Dog Days of Summer

This was a busy week. My writer’s existence was quite at odds with my day job existence. For one of my jobs, we had a major update that was going to go through on our system At noon today. So I had to get about six days worth of work done in about four and a half days. I managed to finish up with about an hour to spare, so I had a free afternoon. I thought I might find a nice shady spot and spend some time writing on my laptop. I went outside, and immediately said to myself, “No, not happening.” We were well into 90+ degree weather today, and my muse was apparently burned to a crisp on the pavement.

Instead, I opted to find a quiet, air-conditioned environment to spend some quality writing time. Writing time, quality or not, has lately been scarce in my life. Summer always seems to throw a bunch at me at once. But I won’t complain. I know that I am lucky to have steady work. It’s work that I enjoy, to boot. And if there are a couple of weeks here and there where writing time is scarce, then I will make do with what time I do have. and today I was able to get in about an hour and a half before I had to punch in for job number two.

Although I haven’t had much time to write, I am still trying to maintain some level of creativity and entertainment in my life. I spent the majority of the last rainy weekend reading, writing, and binge-watching Stranger Things on Netflix. I think I may have a new favorite show. I may even do a review in a couple of weeks. I definitely need to sit down and watch it again before I attempt that, though.

My reading list has been woefully neglected since my vacation. I finished reading A Game of Thrones, which I enjoyed quite a bit.I then learned, while looking at my recommendations, that Cherie Priest’s Chapelwood the sequel to Maplecroft: The Borden Dispatches  has come out. I loved that story, so I will be purchasing and reading the new book as soon as I can. But I think I may need to reread the first book, just so that I can be fully prepared.

And, of course, I’m back into my writing. After hitting a few walls, realizing that a few of my plotlines just do not work, I am finally in a place where things are back on track. Dette and the crew of the Morning Star are back on their adventurous, peril-filled track, A long-dead Sci-Fi story is back, reshaped, and less exposition-angsty, and I’m working on an outline for another story. I must be inspired, because I abhor outlines. I generally find it too difficult to stick to the outline once I begin writing. My characters do not like to listen once I’ve begun the writing process. It is a battle to not let them completely take over the story.  Of course, there is always the chance that the exact same thing will happen with this story. I am the worst at reining my characters in. But that is ok. they usually do a better job at advancing the plot than I do, anyway.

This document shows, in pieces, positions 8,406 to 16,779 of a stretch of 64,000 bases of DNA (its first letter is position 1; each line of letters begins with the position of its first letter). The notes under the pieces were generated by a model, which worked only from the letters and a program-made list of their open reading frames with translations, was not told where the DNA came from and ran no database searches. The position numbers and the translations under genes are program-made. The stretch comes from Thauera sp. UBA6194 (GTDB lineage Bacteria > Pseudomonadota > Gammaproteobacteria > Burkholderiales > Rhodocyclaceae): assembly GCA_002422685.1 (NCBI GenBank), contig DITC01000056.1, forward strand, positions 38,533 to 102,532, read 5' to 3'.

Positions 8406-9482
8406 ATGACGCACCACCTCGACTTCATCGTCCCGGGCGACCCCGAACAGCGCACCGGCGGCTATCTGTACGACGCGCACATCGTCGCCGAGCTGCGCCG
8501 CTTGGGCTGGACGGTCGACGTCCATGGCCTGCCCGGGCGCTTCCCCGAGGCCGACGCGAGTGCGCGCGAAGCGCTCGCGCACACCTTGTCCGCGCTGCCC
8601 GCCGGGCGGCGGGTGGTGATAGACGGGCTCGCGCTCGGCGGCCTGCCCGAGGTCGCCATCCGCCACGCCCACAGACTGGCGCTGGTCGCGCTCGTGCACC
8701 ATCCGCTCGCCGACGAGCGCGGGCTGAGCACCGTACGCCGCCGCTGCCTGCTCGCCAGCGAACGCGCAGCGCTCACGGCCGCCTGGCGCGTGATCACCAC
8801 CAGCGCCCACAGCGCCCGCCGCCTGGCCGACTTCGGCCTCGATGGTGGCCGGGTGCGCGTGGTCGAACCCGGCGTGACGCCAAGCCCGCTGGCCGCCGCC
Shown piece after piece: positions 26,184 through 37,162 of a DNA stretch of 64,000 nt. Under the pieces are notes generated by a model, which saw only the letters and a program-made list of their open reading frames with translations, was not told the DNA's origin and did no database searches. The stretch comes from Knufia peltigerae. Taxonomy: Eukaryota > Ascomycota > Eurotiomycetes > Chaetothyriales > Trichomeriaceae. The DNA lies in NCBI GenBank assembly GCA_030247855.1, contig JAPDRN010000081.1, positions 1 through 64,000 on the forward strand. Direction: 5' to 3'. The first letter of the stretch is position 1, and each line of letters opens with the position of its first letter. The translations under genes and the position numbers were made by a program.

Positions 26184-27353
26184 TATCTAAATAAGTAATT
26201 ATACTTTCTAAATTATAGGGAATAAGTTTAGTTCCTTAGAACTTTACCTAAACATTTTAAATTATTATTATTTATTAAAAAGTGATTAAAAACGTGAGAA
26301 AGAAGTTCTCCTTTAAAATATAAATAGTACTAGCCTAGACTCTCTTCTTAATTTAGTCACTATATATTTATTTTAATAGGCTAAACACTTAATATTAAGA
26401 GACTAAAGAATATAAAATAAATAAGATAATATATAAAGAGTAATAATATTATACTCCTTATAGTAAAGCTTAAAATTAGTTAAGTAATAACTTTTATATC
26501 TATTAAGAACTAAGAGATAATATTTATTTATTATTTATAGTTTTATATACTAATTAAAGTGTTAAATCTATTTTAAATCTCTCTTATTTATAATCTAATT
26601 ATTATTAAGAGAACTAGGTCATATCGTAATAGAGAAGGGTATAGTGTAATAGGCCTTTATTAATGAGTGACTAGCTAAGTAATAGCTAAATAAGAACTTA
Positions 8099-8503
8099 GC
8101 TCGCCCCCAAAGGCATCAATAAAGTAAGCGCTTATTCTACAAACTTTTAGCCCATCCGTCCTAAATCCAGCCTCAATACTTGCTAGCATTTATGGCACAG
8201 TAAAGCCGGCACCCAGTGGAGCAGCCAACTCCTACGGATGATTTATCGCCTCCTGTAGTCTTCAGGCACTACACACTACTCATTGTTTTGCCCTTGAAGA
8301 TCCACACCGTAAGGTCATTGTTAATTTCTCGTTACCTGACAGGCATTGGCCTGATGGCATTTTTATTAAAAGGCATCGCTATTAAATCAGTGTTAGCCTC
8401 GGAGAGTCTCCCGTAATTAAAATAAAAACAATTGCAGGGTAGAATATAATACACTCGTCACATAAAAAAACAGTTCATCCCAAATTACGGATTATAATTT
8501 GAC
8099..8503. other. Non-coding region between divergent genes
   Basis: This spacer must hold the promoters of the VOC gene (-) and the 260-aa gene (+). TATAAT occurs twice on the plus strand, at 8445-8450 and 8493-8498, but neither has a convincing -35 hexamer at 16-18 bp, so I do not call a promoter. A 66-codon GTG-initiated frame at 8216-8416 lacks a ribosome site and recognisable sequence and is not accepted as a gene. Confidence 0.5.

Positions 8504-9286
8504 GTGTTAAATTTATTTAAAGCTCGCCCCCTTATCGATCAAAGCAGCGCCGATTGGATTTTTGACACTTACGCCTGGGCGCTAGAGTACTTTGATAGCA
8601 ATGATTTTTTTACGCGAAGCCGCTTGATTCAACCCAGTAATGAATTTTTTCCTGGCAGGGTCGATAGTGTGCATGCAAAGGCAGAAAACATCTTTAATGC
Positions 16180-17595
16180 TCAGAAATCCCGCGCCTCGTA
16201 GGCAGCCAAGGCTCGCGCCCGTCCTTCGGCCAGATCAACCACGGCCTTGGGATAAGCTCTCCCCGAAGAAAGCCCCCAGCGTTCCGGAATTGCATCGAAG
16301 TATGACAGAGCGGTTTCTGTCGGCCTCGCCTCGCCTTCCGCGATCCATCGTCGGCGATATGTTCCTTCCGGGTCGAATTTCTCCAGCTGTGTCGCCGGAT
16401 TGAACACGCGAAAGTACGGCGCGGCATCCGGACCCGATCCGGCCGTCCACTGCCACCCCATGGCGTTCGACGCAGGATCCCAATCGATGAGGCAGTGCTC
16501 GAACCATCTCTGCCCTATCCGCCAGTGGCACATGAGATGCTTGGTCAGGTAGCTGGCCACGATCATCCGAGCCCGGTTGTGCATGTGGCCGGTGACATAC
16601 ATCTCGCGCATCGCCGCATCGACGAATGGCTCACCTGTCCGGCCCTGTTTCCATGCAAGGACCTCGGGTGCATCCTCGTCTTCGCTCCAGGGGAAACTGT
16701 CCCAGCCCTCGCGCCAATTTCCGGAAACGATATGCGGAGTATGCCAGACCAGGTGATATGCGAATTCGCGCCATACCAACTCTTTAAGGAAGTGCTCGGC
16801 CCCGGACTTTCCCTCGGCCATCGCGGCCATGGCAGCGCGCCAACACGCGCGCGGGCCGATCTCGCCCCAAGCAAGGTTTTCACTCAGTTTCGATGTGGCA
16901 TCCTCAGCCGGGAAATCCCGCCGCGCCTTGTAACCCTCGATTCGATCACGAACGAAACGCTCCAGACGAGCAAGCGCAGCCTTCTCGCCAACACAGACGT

So Many Books, So Little Time

I just returned from a week-long trip to Maine on Sunday. After weeks of 80+ degrees, it was nice to pass the time in the woods by a lake where, at best, the temperature barely broke 65 degrees. It was heaven!  I was even able to get a little writing done. I would have gotten more done, but I made the massive mistake of bringing my Kindle.

I feel bad for her. I’ve downloaded who knows how many hundreds of books and short stories, yet I rarely have time to sit down and do any significant amount of reading. But I decided I would make my way through my “novels I’ve been dying to read, but due to my short attention span, will probably never get to” list.

The first order of business was finishing The Scarlet Letter. It was a bet I made with myself over a year ago. The book, to me at least, is tedious. But I finally made it through. After that, I decided to treat myself with something I’ve wanted to read. After years of waiting, and watching some of the T.V. series, I cracked open (figuratively) the Song of Ice and Fire series. As of This afternoon during my lunch break I am a two-thirds of the way through A Game of Thrones. I was worried, because my last attempt to read epic fantasy was The Wheel of Time novels. That did not go so well. I am pleased to report that I am eagerly anticipating finishing the first book by next week, and shortly thereafter beginning book 2. Alright, GRRM, bring it on, I can take it.  By the way, for the fantasy fans, have you read these books? If so, what are your thoughts?

On the writing front, both of my major projects are humming along…slowly (I know, huge shock, right?). I’ve also been working on couple of short story ideas when I am having trouble, creatively. They are two Sci-Fi shorts, and are wonderful for getting the creative juices flowing. Whether they will ever see the light of day, or be expanded upon, I cannot say, but they let me put some of my crazier ideas down, get them out of my system, so my projects don’t get too silly.

I’ve been playing around a bit with some of the settings in Scrivener, which is my writing platform of choice, and I think I may have it customized nearly to where I like it. While I love a lot of its features, I miss some of the other features I had with my previous writing software, WriteitNow. I have the newest version of WriteitNow (WriteitNow5) in the shopping cart, and have been contemplating making the purchase, just to see what the new version offers, and if it is worth the switch back. I may do a compare/contrast post in the future, should I decide to make the purchase. For those of you that use either/both pieces of software, what are your thoughts?

It has been a long first day back to work, but I figured that while I still had a little energy, I’d put a post up. It has been a little while, and I miss updating the blog. I have another update planned in the next couple of days, so check back soon.